Starting at the college level, intercollegiate athletics programs are experiencing an increased female presence. Of the 969 NCAA D1 head coaches for 2014-15, 40.2% are women with field hockey, lacrosse, equestrian, golf, and fast pitch softball leading the way. Keep in mind, however, that men coach over 43% of women’s teams while women coach only 3% of men’s teams.
One way to help increase female representation in athletic administration and professional roles is to provide these girls with successful role models like Mary Alice Hill, the first female Athletic Director in the country. She also played an instrumental role in obtaining the first NCAA scholarships for female athletes, 75 years after the NCAA was created.
To learn more about the growing female presence in the business sides of the sports industry, check out this visual resource created by Ohio University’s Athletic Administration program.
Guest post by Ohio University’s Athletic Administration Program.
As women’s sports gain more fans it isn’t surprising that just last year the women’s College World Series averaged almost 440,000 more viewers than the men’s College World Series. In celebration of the growing popularity of women’s sports, and Women’s Sports Week, here’s a look at the big impact women are making in athletics.
Girls’ participation in sports has grown an average of 50% a year over the last 5 years. In fact, there were over 364,000 high school girls participating in fast pitch softball during the 2014-2015 school year.
Athletic clothing and shoe companies have taken notice and have geared television campaigns specifically towards women for the first time. With half of shoppers on the NBA online site coming from the female population and sales of $5 billion on Nike’s women’s athletic wear in 2014, this group is clearly becoming powerful.
To learn more about the evolution of women’s sports, check out the visual resource below created by Ohio University’s Athletic Administration Program.
I have always been a big believer in the ability of kids, at least certain kids, to learn the nuances of softball through osmosis. I certainly saw it with my own daughters, who were eight years apart.
When my older daughter Stefanie was playing, we dragged all the other kids out to her games. We had to – she was the oldest, and we couldn’t leave the others at home.
When Stefanie was playing 14U, my youngest child Kim was 6. I was coaching, so I mostly remember seeing her heading off to a playground or just sitting in the grass. We never talked to her much about what was going on.
But somewhere along the way it must’ve stuck in her brain, because by the time she started playing she had a pretty high level of innate knowledge about what to do when. For example, I never had to teach Kim about going after the lead runner on comebacker to the pitcher. She just knew.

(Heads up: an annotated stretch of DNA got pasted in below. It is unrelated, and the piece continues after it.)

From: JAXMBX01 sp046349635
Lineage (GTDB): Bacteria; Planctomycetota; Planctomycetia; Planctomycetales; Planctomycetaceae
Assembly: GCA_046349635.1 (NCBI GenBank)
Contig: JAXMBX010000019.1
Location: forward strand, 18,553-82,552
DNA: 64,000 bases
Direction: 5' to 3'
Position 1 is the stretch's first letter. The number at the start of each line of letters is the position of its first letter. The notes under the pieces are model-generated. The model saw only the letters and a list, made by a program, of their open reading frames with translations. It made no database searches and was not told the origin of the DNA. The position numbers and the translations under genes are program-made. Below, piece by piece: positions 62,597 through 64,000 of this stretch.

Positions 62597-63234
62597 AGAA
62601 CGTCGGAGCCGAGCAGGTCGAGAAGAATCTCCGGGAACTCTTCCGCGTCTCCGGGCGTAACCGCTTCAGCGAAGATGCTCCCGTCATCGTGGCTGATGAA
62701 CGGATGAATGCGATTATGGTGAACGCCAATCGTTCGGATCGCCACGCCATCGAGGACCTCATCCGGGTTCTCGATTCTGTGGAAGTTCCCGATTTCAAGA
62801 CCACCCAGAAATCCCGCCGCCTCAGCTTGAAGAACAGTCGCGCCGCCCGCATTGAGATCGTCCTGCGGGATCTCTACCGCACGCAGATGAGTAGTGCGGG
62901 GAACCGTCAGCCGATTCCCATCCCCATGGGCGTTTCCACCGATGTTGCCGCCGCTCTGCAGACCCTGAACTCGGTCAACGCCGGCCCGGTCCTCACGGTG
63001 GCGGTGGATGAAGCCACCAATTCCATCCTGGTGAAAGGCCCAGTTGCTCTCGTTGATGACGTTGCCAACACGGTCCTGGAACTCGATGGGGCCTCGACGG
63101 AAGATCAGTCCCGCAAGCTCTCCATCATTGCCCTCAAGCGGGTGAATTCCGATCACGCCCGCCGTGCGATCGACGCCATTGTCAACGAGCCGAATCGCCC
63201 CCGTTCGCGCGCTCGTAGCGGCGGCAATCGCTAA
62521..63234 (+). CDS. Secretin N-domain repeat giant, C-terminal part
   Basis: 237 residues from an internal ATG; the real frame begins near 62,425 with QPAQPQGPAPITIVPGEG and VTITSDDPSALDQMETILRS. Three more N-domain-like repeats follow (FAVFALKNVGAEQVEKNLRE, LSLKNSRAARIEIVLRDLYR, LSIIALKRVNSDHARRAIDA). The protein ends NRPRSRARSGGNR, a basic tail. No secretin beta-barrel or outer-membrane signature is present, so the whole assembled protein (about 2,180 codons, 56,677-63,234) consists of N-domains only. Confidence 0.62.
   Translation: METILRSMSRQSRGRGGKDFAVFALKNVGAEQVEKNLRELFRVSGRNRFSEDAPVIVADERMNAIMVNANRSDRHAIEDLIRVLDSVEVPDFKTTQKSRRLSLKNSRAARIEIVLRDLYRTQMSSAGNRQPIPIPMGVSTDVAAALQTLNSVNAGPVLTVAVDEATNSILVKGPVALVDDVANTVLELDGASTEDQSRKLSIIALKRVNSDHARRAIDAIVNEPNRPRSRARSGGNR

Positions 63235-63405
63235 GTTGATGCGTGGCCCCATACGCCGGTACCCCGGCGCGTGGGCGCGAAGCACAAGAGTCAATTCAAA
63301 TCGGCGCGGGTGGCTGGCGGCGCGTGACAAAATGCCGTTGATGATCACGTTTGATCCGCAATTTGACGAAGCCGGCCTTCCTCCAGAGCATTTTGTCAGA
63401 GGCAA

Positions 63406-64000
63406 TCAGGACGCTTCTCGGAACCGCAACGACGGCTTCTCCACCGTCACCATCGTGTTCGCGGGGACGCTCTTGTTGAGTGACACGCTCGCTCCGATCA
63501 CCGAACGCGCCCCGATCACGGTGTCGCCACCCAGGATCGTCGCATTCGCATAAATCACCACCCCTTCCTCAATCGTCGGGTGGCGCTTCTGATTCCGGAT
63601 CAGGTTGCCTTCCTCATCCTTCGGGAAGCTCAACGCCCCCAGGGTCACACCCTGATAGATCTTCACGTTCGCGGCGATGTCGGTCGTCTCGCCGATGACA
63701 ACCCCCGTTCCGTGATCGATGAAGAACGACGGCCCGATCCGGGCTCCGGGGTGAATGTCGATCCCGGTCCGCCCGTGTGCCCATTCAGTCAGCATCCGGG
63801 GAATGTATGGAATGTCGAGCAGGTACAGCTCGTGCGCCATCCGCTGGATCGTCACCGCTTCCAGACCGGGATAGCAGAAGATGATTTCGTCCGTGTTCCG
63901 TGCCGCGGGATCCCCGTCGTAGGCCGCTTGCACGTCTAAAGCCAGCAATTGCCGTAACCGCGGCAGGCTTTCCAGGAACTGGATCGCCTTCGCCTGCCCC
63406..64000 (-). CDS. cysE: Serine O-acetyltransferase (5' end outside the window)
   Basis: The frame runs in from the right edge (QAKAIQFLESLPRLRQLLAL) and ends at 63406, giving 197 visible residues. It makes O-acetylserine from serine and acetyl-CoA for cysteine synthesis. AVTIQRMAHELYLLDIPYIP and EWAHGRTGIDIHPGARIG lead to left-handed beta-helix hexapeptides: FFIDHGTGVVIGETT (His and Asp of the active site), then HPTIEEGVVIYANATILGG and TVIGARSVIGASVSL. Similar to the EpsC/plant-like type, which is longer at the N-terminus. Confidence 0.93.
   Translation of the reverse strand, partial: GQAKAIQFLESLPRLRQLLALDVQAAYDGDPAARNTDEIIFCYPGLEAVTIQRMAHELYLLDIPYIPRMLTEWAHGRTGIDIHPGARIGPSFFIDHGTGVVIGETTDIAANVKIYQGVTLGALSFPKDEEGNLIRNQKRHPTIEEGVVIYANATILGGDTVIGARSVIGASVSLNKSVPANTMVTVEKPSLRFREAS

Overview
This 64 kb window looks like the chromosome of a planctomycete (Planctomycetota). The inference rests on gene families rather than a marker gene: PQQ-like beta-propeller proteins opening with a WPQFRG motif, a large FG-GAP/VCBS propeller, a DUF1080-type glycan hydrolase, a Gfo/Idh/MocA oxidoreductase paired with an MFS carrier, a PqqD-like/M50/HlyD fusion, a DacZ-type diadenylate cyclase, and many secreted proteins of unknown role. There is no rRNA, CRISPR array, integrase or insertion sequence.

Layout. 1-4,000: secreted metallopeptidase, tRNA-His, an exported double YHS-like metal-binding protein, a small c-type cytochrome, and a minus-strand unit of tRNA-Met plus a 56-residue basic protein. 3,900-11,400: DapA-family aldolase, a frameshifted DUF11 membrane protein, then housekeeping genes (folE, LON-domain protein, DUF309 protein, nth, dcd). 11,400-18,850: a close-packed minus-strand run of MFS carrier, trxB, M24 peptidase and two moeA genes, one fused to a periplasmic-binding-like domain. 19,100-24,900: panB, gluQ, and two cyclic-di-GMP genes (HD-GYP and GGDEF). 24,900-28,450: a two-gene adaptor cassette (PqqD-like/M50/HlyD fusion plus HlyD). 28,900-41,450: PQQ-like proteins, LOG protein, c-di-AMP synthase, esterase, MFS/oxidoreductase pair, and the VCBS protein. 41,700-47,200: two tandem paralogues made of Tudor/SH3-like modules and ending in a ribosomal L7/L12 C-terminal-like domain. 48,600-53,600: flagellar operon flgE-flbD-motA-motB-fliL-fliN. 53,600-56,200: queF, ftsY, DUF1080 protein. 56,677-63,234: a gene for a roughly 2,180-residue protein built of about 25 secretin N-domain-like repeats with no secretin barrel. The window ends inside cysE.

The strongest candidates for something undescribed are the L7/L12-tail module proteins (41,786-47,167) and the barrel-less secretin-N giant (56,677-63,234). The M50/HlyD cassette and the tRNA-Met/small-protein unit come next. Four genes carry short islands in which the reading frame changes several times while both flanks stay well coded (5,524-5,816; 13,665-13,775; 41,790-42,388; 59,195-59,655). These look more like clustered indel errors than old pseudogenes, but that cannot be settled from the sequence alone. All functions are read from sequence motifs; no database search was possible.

I am convinced that’s because she saw so many games. Even if she wasn’t constantly thinking about what was going on, she picked up a lot of it by osmosis. I think that’s the benefit the younger sister (or brother) gets.
I bring this up because of something that happened last night that just tickled me. I have been working with a 12U pitcher named Jenna for a little over a year now. (I refuse to say anyone is 11, 13, 15 or any other odd number of U. Old school.)
Anyway, I started with Jenna when she was 10U, and she’s made the transition to 12U pretty easily. It’s fun to see how far she’s come in a short period of time, and how she can take command of a game.
This summer, her dad Gary decided it would be a good time to get his younger daughter Sammie started. She was 8 when we started, playing rec league, but I know Gary has aspirations for her future.🙂 She turned 9 not long ago.
At first she had all the challenges 8/9 year olds typically have. Like being so literal about her form that she looked all stiff and robotic.
But she’s determined, and has been working hard. The last couple of lessons the light bulb has started coming on and she’s been throwing more relaxed. Her strikes are going up, and she’s definitely throwing hard. So last night I thought it might be a good time to get her started on the basics of a changeup.
When I said that, Gary told me, “Sammie’s already gotten started on it.” Apparently she’d been watching Jenna and thought it looked pretty cool, so she decided to start working on it on her own.
I asked her to show me, and darned if she didn’t do a nice job! The pitch was really high, but it was straight, and more importantly it was the right speed without slowing her arm down. She did a couple more and it was the same thing.
Honestly, I was impressed. I asked Gary if he had been working with her and he said no. Sammie had just picked it up by watching Jenna.